May 17th, 2017

Dr. Hilary’s Spinach, Black Bean and Corn Quesadillas

By Hilary Garbon, MD, FAAP, IBCLC,

Pediatric Alliance — Northland



Growing up in South Florida, Latin American influences were abundant. From the music to the delicious cuisine, these influences shaped many of my current hobbies. Cooking is one of my passions and my weekly meal plans regularly include cumin and chili powder. Quesadillas make a quick weeknight dinner and can be an easy way to spice up (pun intended) leftover meat or veggies. There are no rules, so don’t be afraid to try different meat/veggie combos. Leftover pulled pork? How about pork quesadillas! Cauliflower and chick peas? Why not! This combo also makes for delicious tacos. Below is a recipe for my favorite quesadilla combination — spinach, black beans, and corn. Buen apetito!




1 bag (6 oz) fresh baby spinach
1 can black beans, drained and rinsed
1 cup frozen corn kernels, thawed
2-3 green onions, chopped (white and light green parts)
1/3 cup cilantro, chopped
2 tsp ground cumin
4 cups Mexican shredded cheese
8 flour tortillas, medium size


> Sauté spinach over medium heat in small amount of olive oil until wilted. Set aside.


> In a medium sized bowl mix spinach, black beans, corn, green onions, cilantro and cumin.



> Place a tortilla on a large plate. Add a layer of cheese to half of it. Then spoon spinach/bean/corn filling over top and add another light layer of cheese. Fold tortilla in half. Set aside and repeat process with remaining tortillas, cheese and filling.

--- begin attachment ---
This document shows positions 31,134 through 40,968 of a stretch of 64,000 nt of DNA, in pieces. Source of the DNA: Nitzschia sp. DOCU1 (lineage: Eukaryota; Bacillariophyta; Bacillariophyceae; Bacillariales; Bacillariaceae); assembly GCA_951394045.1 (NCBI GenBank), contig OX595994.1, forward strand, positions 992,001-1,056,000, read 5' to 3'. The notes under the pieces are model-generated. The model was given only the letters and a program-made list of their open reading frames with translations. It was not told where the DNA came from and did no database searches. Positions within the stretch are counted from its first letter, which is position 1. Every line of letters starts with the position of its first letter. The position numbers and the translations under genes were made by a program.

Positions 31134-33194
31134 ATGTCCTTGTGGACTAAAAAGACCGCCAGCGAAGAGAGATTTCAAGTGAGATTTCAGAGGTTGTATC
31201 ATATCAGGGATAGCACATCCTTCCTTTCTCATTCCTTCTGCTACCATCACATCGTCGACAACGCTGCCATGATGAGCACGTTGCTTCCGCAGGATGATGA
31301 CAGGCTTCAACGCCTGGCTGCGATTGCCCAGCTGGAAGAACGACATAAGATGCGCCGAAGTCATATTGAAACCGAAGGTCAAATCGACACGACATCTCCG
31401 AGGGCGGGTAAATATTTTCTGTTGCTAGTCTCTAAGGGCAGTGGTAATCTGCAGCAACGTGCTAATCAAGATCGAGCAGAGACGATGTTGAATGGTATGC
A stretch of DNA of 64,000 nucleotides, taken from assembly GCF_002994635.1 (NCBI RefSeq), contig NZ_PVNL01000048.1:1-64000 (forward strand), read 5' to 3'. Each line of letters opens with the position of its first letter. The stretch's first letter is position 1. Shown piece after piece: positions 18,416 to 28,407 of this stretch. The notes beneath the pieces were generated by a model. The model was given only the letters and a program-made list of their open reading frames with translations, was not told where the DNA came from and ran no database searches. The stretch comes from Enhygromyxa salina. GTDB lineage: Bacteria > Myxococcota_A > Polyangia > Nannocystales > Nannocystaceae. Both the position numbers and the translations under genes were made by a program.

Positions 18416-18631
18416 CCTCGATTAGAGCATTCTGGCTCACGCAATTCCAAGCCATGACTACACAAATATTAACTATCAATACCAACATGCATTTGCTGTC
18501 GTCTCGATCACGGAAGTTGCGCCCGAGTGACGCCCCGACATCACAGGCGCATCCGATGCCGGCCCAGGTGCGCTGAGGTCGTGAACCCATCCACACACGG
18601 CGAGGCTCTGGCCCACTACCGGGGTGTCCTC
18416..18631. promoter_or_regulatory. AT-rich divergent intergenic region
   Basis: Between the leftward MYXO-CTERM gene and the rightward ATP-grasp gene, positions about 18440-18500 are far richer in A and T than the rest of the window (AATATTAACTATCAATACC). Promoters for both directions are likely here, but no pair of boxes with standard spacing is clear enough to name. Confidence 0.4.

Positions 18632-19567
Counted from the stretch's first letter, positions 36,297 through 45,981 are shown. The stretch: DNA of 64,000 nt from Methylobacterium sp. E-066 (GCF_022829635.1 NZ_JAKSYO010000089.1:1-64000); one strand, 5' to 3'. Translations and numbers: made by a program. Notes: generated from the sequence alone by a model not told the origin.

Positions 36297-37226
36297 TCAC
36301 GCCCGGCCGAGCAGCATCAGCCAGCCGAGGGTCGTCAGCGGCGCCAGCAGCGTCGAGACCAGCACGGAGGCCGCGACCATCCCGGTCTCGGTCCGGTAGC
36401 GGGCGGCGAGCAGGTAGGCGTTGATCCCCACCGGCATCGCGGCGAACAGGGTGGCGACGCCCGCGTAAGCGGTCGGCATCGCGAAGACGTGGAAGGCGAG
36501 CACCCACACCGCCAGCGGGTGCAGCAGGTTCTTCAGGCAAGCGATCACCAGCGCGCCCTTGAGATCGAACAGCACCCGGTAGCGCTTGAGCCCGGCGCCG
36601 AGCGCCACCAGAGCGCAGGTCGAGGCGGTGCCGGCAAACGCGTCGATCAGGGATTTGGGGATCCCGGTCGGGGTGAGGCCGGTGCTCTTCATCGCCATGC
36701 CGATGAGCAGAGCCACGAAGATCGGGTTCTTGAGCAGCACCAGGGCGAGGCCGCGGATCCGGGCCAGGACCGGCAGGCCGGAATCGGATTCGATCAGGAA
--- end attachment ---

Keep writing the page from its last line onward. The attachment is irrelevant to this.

> Over medium heat, spray a sauté pan with cooking spray and add 1 or 2 quesadillas to the pan. Cook for 2-4 minutes until first side is golden brown. Flip and cook for another 2-4 minutes until golden brown and cheese is melted. Remove quesadillas and cut in half. Continue to cook remaining quesadillas. You may need to turn down the heat or cook for less time the more quesadillas you cook.


> Serve with cilantro lime rice, Mexican corn, chips and guacamole, or your favorite side dish. They are also great on their own!



The filling can easily be made ahead of time (during school or nap time) and kept in the refrigerator until ready to use.

Leftover filling makes a great lunch. Serve over brown rice or make a wrap and roll up in a tortilla with some lettuce and avocado. It also makes a great filling for enchiladas. Roll the filling in tortillas and top with red enchilada sauce and shredded cheese. Bake at 350 for 20 minutes.

Let your kids help assemble the quesadillas. Forget about the mess.

Serve quesadillas family-style. Place all quesadillas on a plate in the center of the table and have your kids make their own plate. This helps them develop independence and responsibility. It also helps them learn to respond to their own hunger and fullness cues.

Without fail, kids will start asking for snacks the second you start cooking dinner. Cut up a few raw veggies and let them eat those as an “appetizer”. Carrots, cucumbers and grape tomatoes are favorites in my house. Bonus points for arranging them in a cute pattern on a plate. My son once asked for a “veggie flatbed truck” and I was happy to oblige. I’ve also been known to throw a bag of baby carrots in the direction of my kids while Paw Patrol is on TV.



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    Ned Ketyer, M.D.

    Ned Ketyer, M.D.

    Dr. Ketyer has special interests in developmental pediatrics and preventative medicine, specifically how nutrition and the environment affect health. He earned his bachelor’s degree from the University of Vermont and his medical degree from Northwestern University Medical School. He completed his residency at Children’s Hospital of Pittsburgh.

    As one of the founding physicians of Pediatric Alliance, PC, Dr. Ketyer served as its president from 1997-2004. He has been practicing general pediatrics at Pediatric Alliance since 1990. Dr. Ketyer and his wife have three boys and live in Pittsburgh's South Hills. 

  • Note: The information included in these posts is for educational purposes only. It is not intended nor implied to be a substitute for professional medical advice.

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